Tuscany meets Maine

Summer’s star on two continents

Marcella Ansaldo
June 17, 2010

This will be my fourth summer in Maine. When I first set foot in Maine, two friends of mine, Berno and Laura Hamilton, welcomed me into their home, a cottage behind a row of pine trees off the Sommes Sound. Berno drove me around the island in an old-fashioned convertible car, along a road cutting through magnificent forests and suddenly opening upon breathtaking views of the sea around us, dotted with colourful lobster boats and sparkling brilliantly in the Maine sun. It was then that my love for America and its glorious nature began, and the connections between my Italian soul and an American one were established. Nostalgically, I found Mount Desert Island, Maine, and the island of Giglio, where I was born, similar.


I wondered what to prepare for my hosts for dinner that summer evening. To me, no pasta is better suited to hot, lazy weather than an easy-to-make, flavourful dish with summer's uncontested star: the tomato. Although available throughout the year, the tomato is ‘vine-ripened' in the traditional sense only during this season.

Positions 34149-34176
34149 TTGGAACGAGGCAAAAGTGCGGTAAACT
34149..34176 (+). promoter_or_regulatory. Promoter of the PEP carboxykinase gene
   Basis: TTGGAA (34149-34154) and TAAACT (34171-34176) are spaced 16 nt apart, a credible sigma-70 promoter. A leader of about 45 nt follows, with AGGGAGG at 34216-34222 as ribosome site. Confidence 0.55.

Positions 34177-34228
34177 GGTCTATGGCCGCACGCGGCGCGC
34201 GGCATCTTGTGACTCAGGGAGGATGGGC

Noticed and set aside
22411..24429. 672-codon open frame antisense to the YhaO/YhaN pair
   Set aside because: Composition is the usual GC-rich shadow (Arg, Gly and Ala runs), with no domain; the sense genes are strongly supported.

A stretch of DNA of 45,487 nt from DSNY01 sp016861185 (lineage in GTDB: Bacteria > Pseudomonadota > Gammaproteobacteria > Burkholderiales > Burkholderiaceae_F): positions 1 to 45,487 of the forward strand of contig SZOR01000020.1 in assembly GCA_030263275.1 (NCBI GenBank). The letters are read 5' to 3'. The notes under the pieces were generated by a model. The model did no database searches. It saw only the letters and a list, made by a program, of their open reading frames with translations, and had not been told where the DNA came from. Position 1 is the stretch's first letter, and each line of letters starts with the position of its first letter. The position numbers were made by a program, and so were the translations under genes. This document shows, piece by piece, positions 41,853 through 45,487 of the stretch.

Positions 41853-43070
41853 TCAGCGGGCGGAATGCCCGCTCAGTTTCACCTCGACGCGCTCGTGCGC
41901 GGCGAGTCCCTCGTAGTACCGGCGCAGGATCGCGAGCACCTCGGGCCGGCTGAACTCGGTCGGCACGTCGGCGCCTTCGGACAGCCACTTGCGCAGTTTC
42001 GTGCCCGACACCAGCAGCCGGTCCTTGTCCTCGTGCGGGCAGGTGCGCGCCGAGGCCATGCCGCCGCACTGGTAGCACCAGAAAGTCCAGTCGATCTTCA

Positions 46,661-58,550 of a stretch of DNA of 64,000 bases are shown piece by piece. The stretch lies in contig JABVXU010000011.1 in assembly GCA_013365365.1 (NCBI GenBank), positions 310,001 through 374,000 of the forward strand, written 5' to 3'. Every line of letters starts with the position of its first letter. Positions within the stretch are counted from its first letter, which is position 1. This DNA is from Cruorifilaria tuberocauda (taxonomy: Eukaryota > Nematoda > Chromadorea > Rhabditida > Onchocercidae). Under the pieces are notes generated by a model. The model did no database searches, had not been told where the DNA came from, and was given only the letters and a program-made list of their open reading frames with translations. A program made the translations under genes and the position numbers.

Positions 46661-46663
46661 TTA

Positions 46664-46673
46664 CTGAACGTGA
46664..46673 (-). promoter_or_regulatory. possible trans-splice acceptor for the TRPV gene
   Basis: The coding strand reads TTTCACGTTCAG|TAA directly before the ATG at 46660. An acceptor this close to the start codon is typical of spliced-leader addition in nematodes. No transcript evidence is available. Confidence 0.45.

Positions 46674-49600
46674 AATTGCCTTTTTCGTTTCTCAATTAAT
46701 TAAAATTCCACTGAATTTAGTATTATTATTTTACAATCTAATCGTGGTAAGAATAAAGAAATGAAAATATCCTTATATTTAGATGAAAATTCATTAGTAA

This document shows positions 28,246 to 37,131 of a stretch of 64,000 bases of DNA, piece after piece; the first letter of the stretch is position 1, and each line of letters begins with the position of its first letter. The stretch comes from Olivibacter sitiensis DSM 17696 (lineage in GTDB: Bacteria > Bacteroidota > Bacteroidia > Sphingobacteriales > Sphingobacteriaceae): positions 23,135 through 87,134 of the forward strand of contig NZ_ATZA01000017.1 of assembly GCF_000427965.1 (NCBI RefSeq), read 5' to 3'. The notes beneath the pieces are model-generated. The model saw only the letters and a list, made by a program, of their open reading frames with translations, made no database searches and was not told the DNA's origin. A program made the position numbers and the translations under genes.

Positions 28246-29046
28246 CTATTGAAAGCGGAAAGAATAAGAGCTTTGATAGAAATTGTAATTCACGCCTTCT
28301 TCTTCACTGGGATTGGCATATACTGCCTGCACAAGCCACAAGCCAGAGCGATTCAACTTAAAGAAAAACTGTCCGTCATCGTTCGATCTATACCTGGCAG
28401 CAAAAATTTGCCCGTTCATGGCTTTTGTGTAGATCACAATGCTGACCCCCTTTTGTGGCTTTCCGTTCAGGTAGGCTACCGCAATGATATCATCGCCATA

And so, after making my first meal in Maine, I realized that what Americans appreciate most about Italian cuisine is its simplicity. Here is one of Bern's favorites.





Serves four



350 gr (12 oz) fusilli pasta

4 tbs extra virgin olive oil

1½ lb. San Marzano tomatoes

Coarse salt and normal salt

1-2 hot chilli peppers

2 garlic cloves, minced

2 salted anchovy fillets

1 tbs capers

2 oz baked black olives,   e-pitted and chopped

½ tsp fresh oregano, chopped

4 fresh basil leaves, chopped

1 oz grated Pecorino Romano cheese


Bring a pot of water to boil. Score the tomatoes with a criss-cross cut on the bottom. Immerse them into the boiling water for about 10-15 seconds, then drain and put in a bowl with iced water to stop the cooking. The thermal shock will prevent them from continuing to cook and lose consistency. Peel them, cut in quarters and remove the seeds. Julienne the tomatoes.


In a large skillet, heat the olive oil. When it ripples, add the garlic and chilli peppers. As the garlic starts to become golden (not burned!), add the anchovies and crush them with a wooden spoon.


Add the julienned tomatoes. Cook for a few minutes, then add the capers and olives. Leave briefly to cook to blend all the flavours. Add salt to taste (but not much: capers and olives are already salty). Add freshly chopped oregano and basil.


Bring another pot of water to boil. As it starts to boil, add a generous handful of coarse salt (2 tbs). Cook the pasta until al dente (check the package for cooking time). Drain the pasta, and toss it into the skillet with the sauce. Serve with a generous handful of Pecorino Romano.



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